Fiji: The Islands
By Gillian Scholes
Last updated: 11th May 2012
There are over 320 islands in Fiji however the Yasawa Islands are the most popular with backpackers and offer the easiest routes around. Either way you will find paradise, a beer or a hammock wherever you wash up.
Most hostels in Nadi offer a free shuttle to Port Danahue, the centre in connections to the Islands. From there you are directed to your boat and hope that your backpack follows. I decided to take the longest trip first and head four hours straight up to the top to the furthest island called Nacula Island. Most booking you can do on the boat so that you know you are secured a bed as there is only one boat pick up per day.
My first stop for the night was Oarsmans Bay Lodge, a Fijian family run resort which was basic but comfortable. The snorkeling was amazing and only a few steps off the beach, they also offered free Kayaking and cheap massages. There was not many of us staying there so it felt a little quiet at times however that evening we joined in, celebrating the Chiefs 12th anniversary, his 67th birthday and his daughters 2nd birthday which all amounted to lots of food, dancing and Kava, even the Chief was up leading the way with his moves!!
My second night was spent next door at Blue Lagoon Beach Resort; again a stunning white beach taken right out the brochure however this resort – slightly more expensive, offers the beach towel type of service. With beanbags, afternoon tea and a fully stocked bar it does not take you long to settle in here and top up that all important tan. There are plenty of activities to be done too and a trip to the caves is unique to Blue Lagoon.
I had heard only good things about Mantaray Island Resort on my travels and it did not disappoint. Set around the bush, you get that ‘treehouse’ vibe and the food there is probably the best I had. With a buffet breakfast including pancakes, eggs and fresh fruit; lunch is a choice of 15 options including local fish and dinner is a three course spread. The evenings are spent playing entertaining games that win you free cocktails; but most of all and funnily enough what brings you to Mantaray Island are the Manta rays. In the rare occasion they are sighted the drum is beaten, which turned out this time to be 6.30am…however we hastily jumped into our bikinis and snorkel and ran out to the boat. The next hour was spent following the rays up and down the strong current watching as their 3-4m wide wings breezed past (Usually from May onwards there can be up to 30 rays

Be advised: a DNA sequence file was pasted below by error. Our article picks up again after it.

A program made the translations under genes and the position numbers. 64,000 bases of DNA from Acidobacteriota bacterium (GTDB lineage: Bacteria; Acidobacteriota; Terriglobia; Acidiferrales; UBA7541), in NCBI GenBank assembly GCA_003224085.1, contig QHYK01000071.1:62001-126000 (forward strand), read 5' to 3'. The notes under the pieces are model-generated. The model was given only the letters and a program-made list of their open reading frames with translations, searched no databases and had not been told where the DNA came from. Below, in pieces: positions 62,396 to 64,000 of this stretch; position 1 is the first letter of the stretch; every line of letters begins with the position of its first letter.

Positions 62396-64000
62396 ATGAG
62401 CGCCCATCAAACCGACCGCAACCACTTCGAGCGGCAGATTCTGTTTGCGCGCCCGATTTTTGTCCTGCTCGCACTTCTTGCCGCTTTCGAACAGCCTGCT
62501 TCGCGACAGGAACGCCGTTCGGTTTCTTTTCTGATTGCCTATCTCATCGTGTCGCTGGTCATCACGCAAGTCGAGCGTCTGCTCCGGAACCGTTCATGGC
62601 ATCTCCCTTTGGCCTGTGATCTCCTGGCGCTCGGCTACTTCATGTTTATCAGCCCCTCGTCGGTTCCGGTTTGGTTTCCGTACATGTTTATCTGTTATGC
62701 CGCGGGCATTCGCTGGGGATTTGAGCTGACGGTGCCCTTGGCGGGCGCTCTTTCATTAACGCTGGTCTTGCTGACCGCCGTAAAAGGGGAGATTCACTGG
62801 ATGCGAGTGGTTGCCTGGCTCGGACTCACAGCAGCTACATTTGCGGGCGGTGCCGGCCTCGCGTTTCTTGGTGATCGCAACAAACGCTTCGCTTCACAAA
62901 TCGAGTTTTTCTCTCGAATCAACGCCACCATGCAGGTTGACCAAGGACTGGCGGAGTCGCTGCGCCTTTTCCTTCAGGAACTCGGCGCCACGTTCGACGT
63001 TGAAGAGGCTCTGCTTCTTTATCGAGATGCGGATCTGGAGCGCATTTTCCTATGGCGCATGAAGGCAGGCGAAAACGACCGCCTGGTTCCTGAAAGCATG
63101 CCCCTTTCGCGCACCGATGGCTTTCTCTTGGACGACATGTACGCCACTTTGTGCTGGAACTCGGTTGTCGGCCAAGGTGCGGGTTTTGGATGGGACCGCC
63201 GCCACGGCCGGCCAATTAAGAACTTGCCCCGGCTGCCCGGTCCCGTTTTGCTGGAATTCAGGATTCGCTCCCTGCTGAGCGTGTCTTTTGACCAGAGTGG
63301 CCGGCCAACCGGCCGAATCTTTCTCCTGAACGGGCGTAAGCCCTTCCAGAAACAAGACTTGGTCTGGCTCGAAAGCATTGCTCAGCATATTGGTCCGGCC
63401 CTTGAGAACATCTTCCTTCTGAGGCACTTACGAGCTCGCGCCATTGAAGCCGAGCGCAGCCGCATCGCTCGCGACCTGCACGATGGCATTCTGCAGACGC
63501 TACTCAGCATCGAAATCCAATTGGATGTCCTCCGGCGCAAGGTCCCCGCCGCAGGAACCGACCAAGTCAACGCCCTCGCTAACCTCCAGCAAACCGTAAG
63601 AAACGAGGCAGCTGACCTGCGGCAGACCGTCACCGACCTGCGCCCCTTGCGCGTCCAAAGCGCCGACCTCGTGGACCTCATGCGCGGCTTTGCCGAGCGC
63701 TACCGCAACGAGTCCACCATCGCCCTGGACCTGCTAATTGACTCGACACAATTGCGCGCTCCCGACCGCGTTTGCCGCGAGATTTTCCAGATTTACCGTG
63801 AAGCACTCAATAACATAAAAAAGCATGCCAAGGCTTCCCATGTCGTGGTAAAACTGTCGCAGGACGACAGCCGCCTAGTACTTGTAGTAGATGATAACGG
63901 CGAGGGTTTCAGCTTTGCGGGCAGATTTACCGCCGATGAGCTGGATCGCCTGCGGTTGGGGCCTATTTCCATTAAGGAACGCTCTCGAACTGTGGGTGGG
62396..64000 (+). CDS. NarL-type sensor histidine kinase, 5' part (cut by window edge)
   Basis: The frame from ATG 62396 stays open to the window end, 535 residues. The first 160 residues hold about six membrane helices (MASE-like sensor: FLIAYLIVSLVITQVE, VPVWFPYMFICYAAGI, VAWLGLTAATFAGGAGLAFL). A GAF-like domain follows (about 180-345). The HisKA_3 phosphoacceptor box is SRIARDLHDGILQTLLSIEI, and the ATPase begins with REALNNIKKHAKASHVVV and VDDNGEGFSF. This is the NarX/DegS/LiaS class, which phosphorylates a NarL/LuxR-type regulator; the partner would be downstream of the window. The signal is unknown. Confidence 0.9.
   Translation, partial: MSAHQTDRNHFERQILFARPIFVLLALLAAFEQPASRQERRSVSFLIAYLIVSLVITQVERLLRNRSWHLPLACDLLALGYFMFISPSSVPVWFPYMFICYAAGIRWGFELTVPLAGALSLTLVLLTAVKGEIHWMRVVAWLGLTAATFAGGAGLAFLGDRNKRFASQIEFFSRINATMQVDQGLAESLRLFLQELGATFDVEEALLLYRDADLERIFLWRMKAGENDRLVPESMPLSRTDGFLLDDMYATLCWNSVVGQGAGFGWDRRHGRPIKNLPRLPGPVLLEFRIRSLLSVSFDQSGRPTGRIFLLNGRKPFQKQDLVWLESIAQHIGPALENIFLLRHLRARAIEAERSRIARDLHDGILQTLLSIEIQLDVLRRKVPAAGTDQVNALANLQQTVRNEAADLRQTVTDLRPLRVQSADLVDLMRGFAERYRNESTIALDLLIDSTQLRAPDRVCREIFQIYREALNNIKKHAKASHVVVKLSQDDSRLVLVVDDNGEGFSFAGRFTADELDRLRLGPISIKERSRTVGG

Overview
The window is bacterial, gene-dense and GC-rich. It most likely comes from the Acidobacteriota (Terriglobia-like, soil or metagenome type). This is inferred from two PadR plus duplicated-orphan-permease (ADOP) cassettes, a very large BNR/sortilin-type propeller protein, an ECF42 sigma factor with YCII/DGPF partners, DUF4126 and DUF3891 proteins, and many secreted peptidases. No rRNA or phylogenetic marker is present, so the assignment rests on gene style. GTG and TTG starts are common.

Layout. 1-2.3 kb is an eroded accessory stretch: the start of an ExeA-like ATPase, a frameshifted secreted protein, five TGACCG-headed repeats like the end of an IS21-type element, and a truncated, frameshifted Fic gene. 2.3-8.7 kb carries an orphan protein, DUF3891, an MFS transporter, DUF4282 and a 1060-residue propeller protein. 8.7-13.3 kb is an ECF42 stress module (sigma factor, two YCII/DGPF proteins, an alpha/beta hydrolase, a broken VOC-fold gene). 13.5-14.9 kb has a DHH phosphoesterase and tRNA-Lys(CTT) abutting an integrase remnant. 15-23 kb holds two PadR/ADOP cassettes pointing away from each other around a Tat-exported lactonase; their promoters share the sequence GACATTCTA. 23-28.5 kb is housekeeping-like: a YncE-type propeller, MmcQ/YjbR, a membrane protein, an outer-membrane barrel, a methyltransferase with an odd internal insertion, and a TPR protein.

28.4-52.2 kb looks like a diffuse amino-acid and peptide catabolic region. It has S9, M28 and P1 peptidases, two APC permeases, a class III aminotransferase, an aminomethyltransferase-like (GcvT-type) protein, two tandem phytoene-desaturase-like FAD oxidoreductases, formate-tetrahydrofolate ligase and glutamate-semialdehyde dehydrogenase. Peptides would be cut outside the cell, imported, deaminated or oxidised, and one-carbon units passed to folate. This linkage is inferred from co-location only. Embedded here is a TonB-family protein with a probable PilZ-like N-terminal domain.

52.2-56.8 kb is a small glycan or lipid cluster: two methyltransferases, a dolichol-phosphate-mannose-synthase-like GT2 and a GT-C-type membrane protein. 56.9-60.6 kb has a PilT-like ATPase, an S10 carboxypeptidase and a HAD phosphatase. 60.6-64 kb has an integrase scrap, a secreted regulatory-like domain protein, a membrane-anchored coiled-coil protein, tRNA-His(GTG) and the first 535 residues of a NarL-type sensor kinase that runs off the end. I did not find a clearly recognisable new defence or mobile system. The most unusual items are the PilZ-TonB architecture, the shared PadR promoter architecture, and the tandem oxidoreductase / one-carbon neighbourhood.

swimming the channel). I also did a scuba dive there which was inexpensive and included a small cave dive which was a new experience for me. Along with the paid activities Mantaray offered Coconut bracelet making and basket weaving – all things to keep you entertained during the day if you are not satisfied on the beach.
Finally my last stop was Kuata Natural Resort – as the name suggests you do not get sun beds there, however what you do get is a rich, cultural experience. The resort is run by the local village where everyone chips in to help out. The dorms are basic but comfortable and the same goes for the food. Neither the less that does not mean you are left to your own devises; The Village embraces you into their culture offering plenty of activities (although mainly on ‘Fiji time’ which means they may/ may not go ahead as planned); such as village visits, bracelet making, sunset fishing and a sunset hike which be warned is not for the faint hearted – a 30 minute vertical climb but all worth it when you see the views from the top. In the morning I did a shark dive – one of my best memories of Fiji. Just seeing the boys diving down, hand feeding the sharks was enough to get your heart racing but when they suddenly grabbed one and brought it up for us to touch I thought they were crazy. It was easy to make friends at the village and after only two nights I was sad to say good bye but with promises to return one day.
One of the popular islands visited by back packers is Beachcomber island resort, known as the party island where the bar is always open. Unfortunately I ran out of time and nearly missed my flight getting onto this island but I heard that at times is can be quiet if not peak season; however the island itself is small and ringed by the beach – whereby you can walk around it easily. It is also only 45 minutes from the main island so and easy stop for a few days if you are short for time.
My last night back in Nadi was spent at Bamboo Hostel – with free wireless internet and only $12FJD for the night you can’t go wrong. Although it is very basic they offer free breakfast, a Fijian dinner option and the use of the facilities atsmugglers cove.
All in all Fiji does not disappoint; wherever you go you will be welcomed warmly and as long as the sun shines down you are bound to enjoy your time. I was surprised to find that most the islands can be quite expensive as they include a compulsory meal plan…however a week on the islands was a good amount of time and mixed with a trip around the main land I feel I saw the best of what Fiji had to offer. Of course travelling here is endless and it would be easy to spend weeks away, hoping from island to island and immersing yourself in the Fijian culture…although it won’t be long till you end up on ‘Fiji Time’ and wonder how it all went so quickly.